Andrey: Machine learning system requires reliable and consistent data, how will you ensure this?
Data entering the blockchain will be verified and exist in a form that the machine can learn to read from the beginning.
Andrey: A typical machine learning platform requires millions in investment and a long integration period, can you solve that problem?
A distributed system like GNY can be deployed much more quickly and run more cheaply. This is extremely important for us as it promotes the use of the technology and “democratizes” it so it can be used by not just the very large corporations.
And by making GNY lightweight in order to sit in the blockchain nodes, we are amplifying its power by using the blockchain’s natural distributed infrastructure as a neural net.
Andrey: Did you test GNY somehow? Do you have use cases?
Cosmas: We’ve had the privilege of testing the predictive powers of our platform with some large retailers and publishers and have consistently showed very impressive results. For example, we compared our predictive platform’s ability to predict a publisher’s website users’ interest in certain articles versus their own editors, and found that we were consistently between 90% and 120% better. We could also predict a large US retailer’s customers’ next day purchases at over 70% accuracy. We will be releasing more detailed use cases later this year.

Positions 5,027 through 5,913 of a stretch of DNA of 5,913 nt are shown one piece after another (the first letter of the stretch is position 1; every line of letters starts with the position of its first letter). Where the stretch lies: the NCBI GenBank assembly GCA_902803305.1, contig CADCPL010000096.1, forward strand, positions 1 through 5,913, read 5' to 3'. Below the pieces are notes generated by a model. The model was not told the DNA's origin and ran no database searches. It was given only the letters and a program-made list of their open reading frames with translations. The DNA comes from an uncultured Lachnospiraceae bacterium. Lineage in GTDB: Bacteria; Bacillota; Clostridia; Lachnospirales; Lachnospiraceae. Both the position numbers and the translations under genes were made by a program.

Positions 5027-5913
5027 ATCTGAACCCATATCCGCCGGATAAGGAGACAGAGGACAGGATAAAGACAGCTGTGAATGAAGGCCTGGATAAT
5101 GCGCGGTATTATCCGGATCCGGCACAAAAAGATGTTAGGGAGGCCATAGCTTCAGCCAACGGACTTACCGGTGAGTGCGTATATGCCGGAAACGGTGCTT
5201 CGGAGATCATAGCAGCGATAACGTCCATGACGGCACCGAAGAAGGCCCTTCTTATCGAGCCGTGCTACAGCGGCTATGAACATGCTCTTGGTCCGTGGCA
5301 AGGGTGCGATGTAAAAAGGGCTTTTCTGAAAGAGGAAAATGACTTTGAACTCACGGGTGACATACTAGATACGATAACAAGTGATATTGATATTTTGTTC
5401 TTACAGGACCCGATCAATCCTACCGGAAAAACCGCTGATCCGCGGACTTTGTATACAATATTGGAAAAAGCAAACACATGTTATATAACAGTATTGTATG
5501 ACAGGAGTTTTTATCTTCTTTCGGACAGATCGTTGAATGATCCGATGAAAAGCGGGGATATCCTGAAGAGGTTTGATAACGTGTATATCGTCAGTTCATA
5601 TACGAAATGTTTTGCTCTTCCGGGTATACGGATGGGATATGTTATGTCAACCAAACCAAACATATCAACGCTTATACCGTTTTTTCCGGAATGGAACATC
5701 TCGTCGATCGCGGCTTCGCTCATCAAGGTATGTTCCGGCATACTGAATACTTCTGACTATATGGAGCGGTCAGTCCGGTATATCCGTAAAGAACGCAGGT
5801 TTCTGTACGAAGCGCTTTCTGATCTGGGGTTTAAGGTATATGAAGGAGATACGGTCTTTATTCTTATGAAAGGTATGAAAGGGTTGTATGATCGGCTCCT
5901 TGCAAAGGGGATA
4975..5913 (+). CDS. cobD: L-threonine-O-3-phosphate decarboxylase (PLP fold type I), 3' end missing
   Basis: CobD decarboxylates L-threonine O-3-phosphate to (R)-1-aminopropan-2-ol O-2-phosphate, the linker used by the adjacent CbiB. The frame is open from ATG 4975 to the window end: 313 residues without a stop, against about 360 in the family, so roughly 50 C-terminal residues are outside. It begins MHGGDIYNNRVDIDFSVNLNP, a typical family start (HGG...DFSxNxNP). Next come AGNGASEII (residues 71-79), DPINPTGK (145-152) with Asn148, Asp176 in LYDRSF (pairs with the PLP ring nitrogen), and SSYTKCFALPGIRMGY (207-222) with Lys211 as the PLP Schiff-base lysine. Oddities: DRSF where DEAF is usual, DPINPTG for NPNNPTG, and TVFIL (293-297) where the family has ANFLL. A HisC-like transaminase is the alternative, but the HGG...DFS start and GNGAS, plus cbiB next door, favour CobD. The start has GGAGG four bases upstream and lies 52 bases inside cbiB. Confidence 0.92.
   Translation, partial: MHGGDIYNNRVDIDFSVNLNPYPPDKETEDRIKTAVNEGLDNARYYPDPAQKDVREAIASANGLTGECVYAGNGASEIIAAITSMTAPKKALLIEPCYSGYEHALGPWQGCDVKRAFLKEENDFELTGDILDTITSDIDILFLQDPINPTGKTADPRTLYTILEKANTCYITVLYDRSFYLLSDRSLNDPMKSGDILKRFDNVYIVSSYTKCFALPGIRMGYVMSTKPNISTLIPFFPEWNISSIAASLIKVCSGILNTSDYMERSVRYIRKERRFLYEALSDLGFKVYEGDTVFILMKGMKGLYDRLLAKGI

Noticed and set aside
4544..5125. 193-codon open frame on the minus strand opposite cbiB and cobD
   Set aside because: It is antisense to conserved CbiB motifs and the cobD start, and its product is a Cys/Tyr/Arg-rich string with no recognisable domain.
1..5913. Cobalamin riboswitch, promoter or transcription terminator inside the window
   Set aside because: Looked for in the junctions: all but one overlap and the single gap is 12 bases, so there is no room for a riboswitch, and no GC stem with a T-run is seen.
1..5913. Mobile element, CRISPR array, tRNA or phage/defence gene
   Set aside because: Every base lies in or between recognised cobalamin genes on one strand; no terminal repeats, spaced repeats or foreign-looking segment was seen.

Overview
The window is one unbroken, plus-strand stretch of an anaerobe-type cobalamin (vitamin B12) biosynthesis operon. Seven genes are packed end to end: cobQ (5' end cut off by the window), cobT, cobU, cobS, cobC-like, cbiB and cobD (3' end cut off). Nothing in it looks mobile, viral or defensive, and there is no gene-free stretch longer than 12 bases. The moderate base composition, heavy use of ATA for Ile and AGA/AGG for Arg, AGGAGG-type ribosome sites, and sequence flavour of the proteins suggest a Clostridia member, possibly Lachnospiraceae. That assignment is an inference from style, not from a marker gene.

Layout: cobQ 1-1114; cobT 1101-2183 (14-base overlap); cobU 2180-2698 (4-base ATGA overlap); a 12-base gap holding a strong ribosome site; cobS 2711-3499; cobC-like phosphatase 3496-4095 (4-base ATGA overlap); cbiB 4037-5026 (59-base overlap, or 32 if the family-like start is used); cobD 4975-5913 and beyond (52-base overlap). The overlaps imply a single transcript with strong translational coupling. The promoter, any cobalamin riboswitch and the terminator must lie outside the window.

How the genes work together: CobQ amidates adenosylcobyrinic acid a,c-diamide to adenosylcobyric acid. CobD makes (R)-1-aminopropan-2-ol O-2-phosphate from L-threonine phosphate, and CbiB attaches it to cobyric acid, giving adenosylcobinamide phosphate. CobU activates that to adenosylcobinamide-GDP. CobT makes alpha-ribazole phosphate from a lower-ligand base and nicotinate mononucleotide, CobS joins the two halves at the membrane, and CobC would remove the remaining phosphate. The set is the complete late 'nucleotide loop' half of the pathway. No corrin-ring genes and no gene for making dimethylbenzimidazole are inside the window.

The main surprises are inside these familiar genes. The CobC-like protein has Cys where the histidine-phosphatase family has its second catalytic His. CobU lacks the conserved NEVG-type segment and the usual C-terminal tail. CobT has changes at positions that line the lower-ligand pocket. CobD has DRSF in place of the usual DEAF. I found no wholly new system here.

Andrey: Are there any unique technologies that your company uses in your neural network?
Cosmas: GNY’s recurrent neural network deals with sequence problems because our blockchain connections form a directed cycle. In other words, GNY can retain state from one iteration to the next by using our own output as input for the next step. In programming terms, this is like running a fixed program with certain inputs and some internal variables. The GNY recurrent neural network can be viewed as a fully connected neural network if we unroll the time axes. We’ve filed a provisional patent for this technology in the US.
Andrey: And the last question. We can see that cryptocurrency little by little fight their way to everyday life. What is your opinion, crypto community and ordinary people are ready now for a global adoption?
Cosmas: I actually think that blockchain technology will integrate into everyday life. Certain blockchain products and operations will soon rapidly demonstrate their superiority to the established best practice in technologies.
Similar to how the internet increased digital interconnectivity, blockchain will elevate digital ownership, activation, security, and optimization rapidly. This will force new standards in an already competitive digital marketplace.
Currently, we are onboarding our first beta-commercial partners and it is incredible to see how quickly they are moving from, “How can this technology improve my business?” to, “What else can GNY do to unlock value and meaning in my existing data operation?” We are most excited to see how small to mid-sized enterprise use GNY to build new and improved digital operations. We can’t wait to see what people come up with.
I’m also excited about the greater and more widespread adoption of cryptocurrencies in everyday life. A decentralized “store of value” is crucial in our current trade and political climate. Having said that, we also need a much more stable cryptocurrency, and bitcoin’s wild daily fluctuations don’t help. I believe as more people adopt cryptos, they’d stabilize, but again, we’re a long way off.